An intelligent avatar which would detect if people are in pain and alert emergency services could help the elderly remain independent.
The avatar could appear as a figure on a television screen, a tablet computer or as a hologram, according to the university, which is taking a leading role in the project to support the UK's ageing population.
It could then be used to monitor heart rate and blood pressure, remind people to take medication and it would know if someone had fallen over or was in pain, alerting the doctor or the emergency services, a university spokesman said.
The avatar would be able to analyse the person's speech, movement and facial expression to detect their mood and respond accordingly and the system would not need computer literacy and would be no more challenging to operate than switching on a television, the spokesman said.
The project, known as Responsive InTeractive Advocate (RITA), is being headed by Kent's Centre for Child Protection and has won a share of £2.4m in funding from the Technology Strategy Board (TSB). The RITA project is one of six aimed at developing new cost-effective ways of helping elderly people to continue to live comfortably and independently in their own homes.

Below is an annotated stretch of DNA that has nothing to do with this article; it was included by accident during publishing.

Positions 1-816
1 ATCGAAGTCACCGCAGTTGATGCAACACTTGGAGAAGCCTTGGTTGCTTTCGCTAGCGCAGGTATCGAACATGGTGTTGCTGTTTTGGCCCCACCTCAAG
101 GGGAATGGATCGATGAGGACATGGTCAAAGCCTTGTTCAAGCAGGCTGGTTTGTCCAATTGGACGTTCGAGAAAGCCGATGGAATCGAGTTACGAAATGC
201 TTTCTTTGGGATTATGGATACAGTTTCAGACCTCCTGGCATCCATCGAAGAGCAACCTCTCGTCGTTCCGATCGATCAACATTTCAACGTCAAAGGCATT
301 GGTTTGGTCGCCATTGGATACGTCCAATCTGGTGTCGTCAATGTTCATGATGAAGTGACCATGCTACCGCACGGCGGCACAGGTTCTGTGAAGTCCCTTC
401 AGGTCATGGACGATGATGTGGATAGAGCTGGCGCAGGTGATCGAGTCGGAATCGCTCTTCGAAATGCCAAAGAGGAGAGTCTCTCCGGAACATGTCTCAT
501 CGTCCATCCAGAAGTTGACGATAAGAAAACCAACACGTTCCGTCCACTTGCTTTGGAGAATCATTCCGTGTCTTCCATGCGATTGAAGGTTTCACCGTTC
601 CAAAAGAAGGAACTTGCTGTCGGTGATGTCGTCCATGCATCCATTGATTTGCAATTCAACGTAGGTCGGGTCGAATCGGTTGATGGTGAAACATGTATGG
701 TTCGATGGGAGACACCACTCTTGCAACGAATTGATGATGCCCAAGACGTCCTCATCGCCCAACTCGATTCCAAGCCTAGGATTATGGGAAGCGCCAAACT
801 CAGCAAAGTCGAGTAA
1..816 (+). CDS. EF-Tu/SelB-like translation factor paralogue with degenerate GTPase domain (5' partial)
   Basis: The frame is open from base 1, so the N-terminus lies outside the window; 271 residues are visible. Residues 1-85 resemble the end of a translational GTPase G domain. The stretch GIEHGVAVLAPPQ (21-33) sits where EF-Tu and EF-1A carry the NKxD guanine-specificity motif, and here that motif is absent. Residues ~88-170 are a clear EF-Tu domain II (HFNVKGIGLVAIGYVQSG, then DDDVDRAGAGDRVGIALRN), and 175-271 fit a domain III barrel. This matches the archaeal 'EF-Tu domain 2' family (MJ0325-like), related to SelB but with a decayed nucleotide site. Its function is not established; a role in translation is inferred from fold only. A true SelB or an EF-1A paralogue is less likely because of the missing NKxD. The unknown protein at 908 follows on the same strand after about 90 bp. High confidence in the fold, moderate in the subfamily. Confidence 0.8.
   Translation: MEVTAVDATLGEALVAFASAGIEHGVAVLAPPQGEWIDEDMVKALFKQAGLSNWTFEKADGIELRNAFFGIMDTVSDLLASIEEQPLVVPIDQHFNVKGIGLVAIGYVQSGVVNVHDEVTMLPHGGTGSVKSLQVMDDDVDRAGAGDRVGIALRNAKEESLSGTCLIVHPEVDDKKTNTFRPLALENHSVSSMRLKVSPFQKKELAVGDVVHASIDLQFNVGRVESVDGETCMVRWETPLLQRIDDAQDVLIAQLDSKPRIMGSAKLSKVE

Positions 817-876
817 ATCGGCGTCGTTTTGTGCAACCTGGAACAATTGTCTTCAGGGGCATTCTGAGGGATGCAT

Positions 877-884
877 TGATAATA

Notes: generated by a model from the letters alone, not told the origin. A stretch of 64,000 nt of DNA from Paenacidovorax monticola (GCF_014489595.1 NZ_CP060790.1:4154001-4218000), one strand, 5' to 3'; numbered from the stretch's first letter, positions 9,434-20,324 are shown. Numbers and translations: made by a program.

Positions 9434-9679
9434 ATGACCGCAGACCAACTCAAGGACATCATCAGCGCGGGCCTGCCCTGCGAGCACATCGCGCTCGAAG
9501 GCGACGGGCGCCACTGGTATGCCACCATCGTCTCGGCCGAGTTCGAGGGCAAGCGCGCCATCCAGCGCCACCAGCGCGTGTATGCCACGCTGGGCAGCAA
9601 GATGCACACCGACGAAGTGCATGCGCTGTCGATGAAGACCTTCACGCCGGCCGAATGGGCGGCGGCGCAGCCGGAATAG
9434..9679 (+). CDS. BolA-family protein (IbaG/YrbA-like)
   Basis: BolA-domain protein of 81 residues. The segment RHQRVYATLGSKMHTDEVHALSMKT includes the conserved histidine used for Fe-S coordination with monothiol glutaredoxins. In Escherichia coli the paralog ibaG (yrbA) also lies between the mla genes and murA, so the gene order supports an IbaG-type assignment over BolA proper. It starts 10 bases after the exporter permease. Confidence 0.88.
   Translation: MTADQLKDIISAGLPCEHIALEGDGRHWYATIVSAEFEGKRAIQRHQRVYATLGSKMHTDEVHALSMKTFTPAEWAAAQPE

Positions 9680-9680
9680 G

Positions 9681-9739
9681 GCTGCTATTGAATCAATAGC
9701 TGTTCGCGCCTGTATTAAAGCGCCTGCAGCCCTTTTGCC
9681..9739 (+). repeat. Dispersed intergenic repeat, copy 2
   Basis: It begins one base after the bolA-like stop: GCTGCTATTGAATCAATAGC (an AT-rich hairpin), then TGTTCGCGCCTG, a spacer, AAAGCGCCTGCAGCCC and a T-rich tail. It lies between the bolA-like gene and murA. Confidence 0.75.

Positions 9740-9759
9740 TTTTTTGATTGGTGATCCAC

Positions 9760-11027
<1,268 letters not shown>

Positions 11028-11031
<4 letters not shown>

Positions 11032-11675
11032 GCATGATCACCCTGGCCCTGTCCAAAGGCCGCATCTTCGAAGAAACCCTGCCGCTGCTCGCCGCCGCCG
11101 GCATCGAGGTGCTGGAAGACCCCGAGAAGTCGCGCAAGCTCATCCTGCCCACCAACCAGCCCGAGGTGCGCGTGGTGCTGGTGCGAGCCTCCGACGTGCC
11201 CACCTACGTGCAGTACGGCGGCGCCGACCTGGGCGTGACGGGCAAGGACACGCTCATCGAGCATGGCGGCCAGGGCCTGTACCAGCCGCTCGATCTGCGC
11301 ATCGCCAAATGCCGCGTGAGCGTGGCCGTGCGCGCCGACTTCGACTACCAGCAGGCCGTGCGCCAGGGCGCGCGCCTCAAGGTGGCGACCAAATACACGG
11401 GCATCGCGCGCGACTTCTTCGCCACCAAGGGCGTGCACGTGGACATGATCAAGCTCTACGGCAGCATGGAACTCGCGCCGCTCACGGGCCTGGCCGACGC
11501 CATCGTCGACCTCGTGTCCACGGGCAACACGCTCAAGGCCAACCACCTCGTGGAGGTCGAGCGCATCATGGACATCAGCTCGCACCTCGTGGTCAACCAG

Dr Jane Reeves, co-director of the Centre for Child Protection, said: "There is a major debate about how we provide care for vulnerable people across all age groups and this project is seeking to meet one of our biggest challenges, which is ensuring older adults can remain independent for as long as possible.
"Although this project is at an early stage, with a number of technical, moral and ethical issues to be addressed, the development of RITA in the form of a humanised avatar could revolutionise how an individual's personal, social emotional and intellectual needs are met in the future.
"RITA would exist as a digital champion, an advocate in the form of an avatar, providing a friendly interface between the individual, family, friends, professions and services."
Kent is working with the University of Portsmouth who will focus on developing the interactive avatar, while Winchester-based Affective State will work on sensing and forecasting emotional well-being and Glasgow-based We Are Snook will focus on the user experience design.
Iain Gray, chief executive of the TSB, said: "This is an expanding market and we need to radically rethink our approach to long-term care provision, providing options that will enable people to live with more dignity and autonomy.
"We focus innovation activity on areas where we think it can make the biggest difference. Late life care is often regarded as an economic liability but it can actually be an engine for economic growth."